As you can see, RX is set up for pin 10, so the only thing I did was to disconnect the logic analyzer, and connect Arduino pin 10 instead. But nothing happened. This was because the SoftSerial library have a few baud rates predefined, namely the most usual ones. The solution was to modify arduino-1.0.5/libraries/SoftwareSerial/SoftwareSerial.cpp so it looks like that:

// .... line 59
static const DELAY_TABLE PROGMEM table[] =
{
    // baud rxcenter rxintra rxstop tx
    { 115200, 1, 17, 17, 12, },
    { 57600, 10, 37, 37, 33, },
    { 38400, 25, 57, 57, 54, },
    { 31250, 31, 70, 70, 68, },
    { 28800, 34, 77, 77, 74, },
    { 19200, 54, 117, 117, 114, },
    { 16064, 66, 140, 140, 137, }, // added baud rate
    { 15625, 68, 144, 144, 141, }, // added baud rate 2
    { 14400, 74, 156, 156, 153, },
    { 9600, 114, 236, 236, 233, },
    { 4800, 233, 474, 474, 471, },
    { 2400, 471, 950, 950, 947, },
    { 1200, 947, 1902, 1902, 1899, },
    { 600, 1902, 3804, 3804, 3800, },
    { 300, 3804, 7617, 7617, 7614, },
};
// ....

Here is the link you should follow for more info. I haven’t figured it out by myself. After this modification Arduino happily sent me my precious data, which I observed in serial monitor.

Serial data fas seen on arduino serial monitor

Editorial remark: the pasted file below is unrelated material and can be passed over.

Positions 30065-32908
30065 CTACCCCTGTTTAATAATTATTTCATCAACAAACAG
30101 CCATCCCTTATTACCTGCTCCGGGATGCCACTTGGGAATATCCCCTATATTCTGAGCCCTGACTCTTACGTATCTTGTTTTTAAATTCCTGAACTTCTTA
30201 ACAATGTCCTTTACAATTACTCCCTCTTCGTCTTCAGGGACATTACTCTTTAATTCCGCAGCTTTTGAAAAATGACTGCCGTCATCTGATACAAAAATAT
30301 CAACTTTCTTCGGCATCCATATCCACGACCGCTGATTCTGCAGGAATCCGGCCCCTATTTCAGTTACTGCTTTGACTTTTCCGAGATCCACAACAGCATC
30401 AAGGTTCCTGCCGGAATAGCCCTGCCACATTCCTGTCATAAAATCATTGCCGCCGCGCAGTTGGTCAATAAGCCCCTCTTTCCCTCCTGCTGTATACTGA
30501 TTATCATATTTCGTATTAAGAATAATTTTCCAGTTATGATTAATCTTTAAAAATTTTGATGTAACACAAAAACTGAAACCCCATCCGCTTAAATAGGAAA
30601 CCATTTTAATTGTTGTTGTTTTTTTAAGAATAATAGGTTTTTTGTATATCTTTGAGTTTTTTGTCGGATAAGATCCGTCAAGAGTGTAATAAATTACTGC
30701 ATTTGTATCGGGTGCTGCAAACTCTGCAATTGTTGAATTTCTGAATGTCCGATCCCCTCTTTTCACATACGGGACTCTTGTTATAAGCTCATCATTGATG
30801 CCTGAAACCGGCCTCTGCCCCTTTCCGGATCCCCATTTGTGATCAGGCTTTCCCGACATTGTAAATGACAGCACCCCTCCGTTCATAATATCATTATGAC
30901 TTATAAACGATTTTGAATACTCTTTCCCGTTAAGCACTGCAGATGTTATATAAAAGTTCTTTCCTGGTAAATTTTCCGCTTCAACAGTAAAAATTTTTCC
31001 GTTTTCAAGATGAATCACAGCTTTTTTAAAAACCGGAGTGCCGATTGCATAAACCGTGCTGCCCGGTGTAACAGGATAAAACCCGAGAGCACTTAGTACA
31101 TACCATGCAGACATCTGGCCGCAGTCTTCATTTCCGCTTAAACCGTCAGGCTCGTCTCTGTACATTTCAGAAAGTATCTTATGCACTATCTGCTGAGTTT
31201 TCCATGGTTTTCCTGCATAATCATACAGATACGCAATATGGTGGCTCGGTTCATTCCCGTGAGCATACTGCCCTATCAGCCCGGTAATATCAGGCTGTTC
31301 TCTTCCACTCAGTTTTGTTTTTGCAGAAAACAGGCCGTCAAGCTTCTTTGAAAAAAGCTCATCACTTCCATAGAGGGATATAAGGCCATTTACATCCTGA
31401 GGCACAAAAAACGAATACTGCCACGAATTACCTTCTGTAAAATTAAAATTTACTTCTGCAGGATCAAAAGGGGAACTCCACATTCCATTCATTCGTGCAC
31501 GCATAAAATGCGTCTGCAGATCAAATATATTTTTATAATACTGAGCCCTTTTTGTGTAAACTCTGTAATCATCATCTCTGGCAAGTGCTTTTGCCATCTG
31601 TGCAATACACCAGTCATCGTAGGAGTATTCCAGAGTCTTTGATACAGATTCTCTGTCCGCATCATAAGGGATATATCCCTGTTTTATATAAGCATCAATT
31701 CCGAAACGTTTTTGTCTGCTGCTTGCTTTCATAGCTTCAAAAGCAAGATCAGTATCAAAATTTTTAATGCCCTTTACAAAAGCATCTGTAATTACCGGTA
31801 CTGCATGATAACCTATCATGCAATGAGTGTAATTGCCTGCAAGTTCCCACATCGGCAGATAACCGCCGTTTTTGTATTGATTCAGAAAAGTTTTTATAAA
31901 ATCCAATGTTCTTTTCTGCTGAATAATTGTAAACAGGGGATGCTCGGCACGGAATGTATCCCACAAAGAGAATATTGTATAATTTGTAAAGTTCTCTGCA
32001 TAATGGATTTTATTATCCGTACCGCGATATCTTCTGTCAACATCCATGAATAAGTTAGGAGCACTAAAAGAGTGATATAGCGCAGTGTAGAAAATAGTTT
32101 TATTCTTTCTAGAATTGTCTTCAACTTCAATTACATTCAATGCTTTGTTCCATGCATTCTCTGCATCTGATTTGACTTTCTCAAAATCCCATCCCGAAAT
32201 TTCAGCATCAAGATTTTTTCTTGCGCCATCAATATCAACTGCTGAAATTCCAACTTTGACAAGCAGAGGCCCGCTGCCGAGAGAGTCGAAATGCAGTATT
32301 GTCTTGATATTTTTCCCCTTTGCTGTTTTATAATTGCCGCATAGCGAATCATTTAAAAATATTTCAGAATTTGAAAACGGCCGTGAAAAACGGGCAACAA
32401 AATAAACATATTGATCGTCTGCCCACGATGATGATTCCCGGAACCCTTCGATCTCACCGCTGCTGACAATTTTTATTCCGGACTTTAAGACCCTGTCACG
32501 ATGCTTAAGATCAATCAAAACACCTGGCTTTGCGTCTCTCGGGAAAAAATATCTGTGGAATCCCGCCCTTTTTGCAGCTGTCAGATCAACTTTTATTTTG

Serial data fas seen on arduino serial monitor

This is the data I collected so far (motorcycle standing on central stand, back wheel revolving, velocity comes from the back wheel, ABS LED blinking).

Ignition ON, engine stopped.

1 0 0 0 30 30
1 0 0 0 30 30
1 0 0 0 30 30
1 0 0 0 30 30
...

Ignition ON, engine started, no throttle (~1200 RPM), no gear (N) i.e. wheel not revolving, cold engine:

1 24 0 0 30 54
1 24 0 0 30 54
1 24 0 0 30 54
1 24 0 0 30 54
...

Ignition ON, engine started, little throttle (more RPM), no gear (N) i.e. wheel not revolving, cold engine:

1 34 0 0 53 87
1 34 0 0 53 87
1 34 0 0 53 87
1 34 0 0 53 87
...

1st gear, no throttle (engine warmed up thus less RPM). About 10 km/h

1 17 0 0 5C 73
1 17 1 0 5C 74
1 17 1 0 5C 74
1 17 0 0 5C 73
1 17 1 0 5C 74
1 18 1 0 60 79
1 18 1 0 60 79
1 18 0 0 60 78
1 18 1 0 60 79
1 17 1 0 60 78
1 17 0 0 60 77
1 17 1 0 60 78
1 17 1 0 60 78
1 17 0 0 60 77
1 17 1 0 60 78
1 17 1 0 60 78
1 17 0 0 60 77
1 18 1 0 60 79
1 18 1 0 60 79
1 18 1 0 60 79
1 18 0 0 60 78
1 18 1 0 60 79
1 18 1 0 60 79
1 18 0 0 60 78
1 18 1 0 60 79
1 18 1 0 60 79
1 17 0 0 60 77

23 km/h (6th gear)

1 17 2 0 68 81
1 17 2 0 69 82
1 17 2 0 69 82
1 17 2 0 69 82
1 17 1 0 69 81
1 17 2 0 68 81
1 17 2 0 68 81
1 17 2 0 68 81
1 17 2 0 68 81
1 17 1 0 68 80
1 17 2 0 69 82
1 17 2 0 68 81
1 17 2 0 68 81
1 17 1 0 68 80
1 17 2 0 68 81

40 km/h

1 2B 4 0 70 9F
1 2B 3 0 70 9E
1 2B 3 0 72 A0
1 2B 3 0 72 A0
1 2B 4 0 72 A1
1 2B 3 0 72 A0
1 2C 3 0 72 A1
1 2C 4 0 72 A2
1 2C 3 0 72 A1
1 2C 3 0 72 A1
1 2C 4 0 72 A2
1 2C 3 0 72 A1
1 2C 3 0 72 A1
1 2C 4 0 72 A2
1 2C 3 0 72 A1
1 2C 4 0 72 A2
1 2C 3 0 72 A1
1 2C 3 0 72 A1

60 km/h

1 40 5 0 74 B9
1 40 5 0 74 B9
1 40 5 0 74 B9
1 40 5 0 74 B9
1 40 5 0 74 B9
1 40 5 0 74 B9
1 40 5 0 74 B9
1 40 5 0 74 B9
1 41 4 0 74 B9
1 41 6 0 74 BB
1 41 4 0 74 B9
1 40 5 0 74 B9
1 40 5 0 74 B9
1 41 5 0 74 BA
1 40 5 0 74 B9
1 40 5 0 74 B9

80 km/h

1 56 7 0 77 D4
1 55 6 0 77 D2
1 56 7 0 77 D4
1 55 6 0 77 D2
1 56 7 0 77 D4
1 56 6 0 77 D3
1 56 7 0 77 D4
1 56 6 0 77 D3
1 56 7 0 77 D4
1 56 6 0 77 D3
1 56 7 0 77 D4
1 56 7 0 77 D4
1 56 6 0 77 D3
1 56 7 0 77 D4
1 56 7 0 77 D4
1 56 6 0 77 D3

Future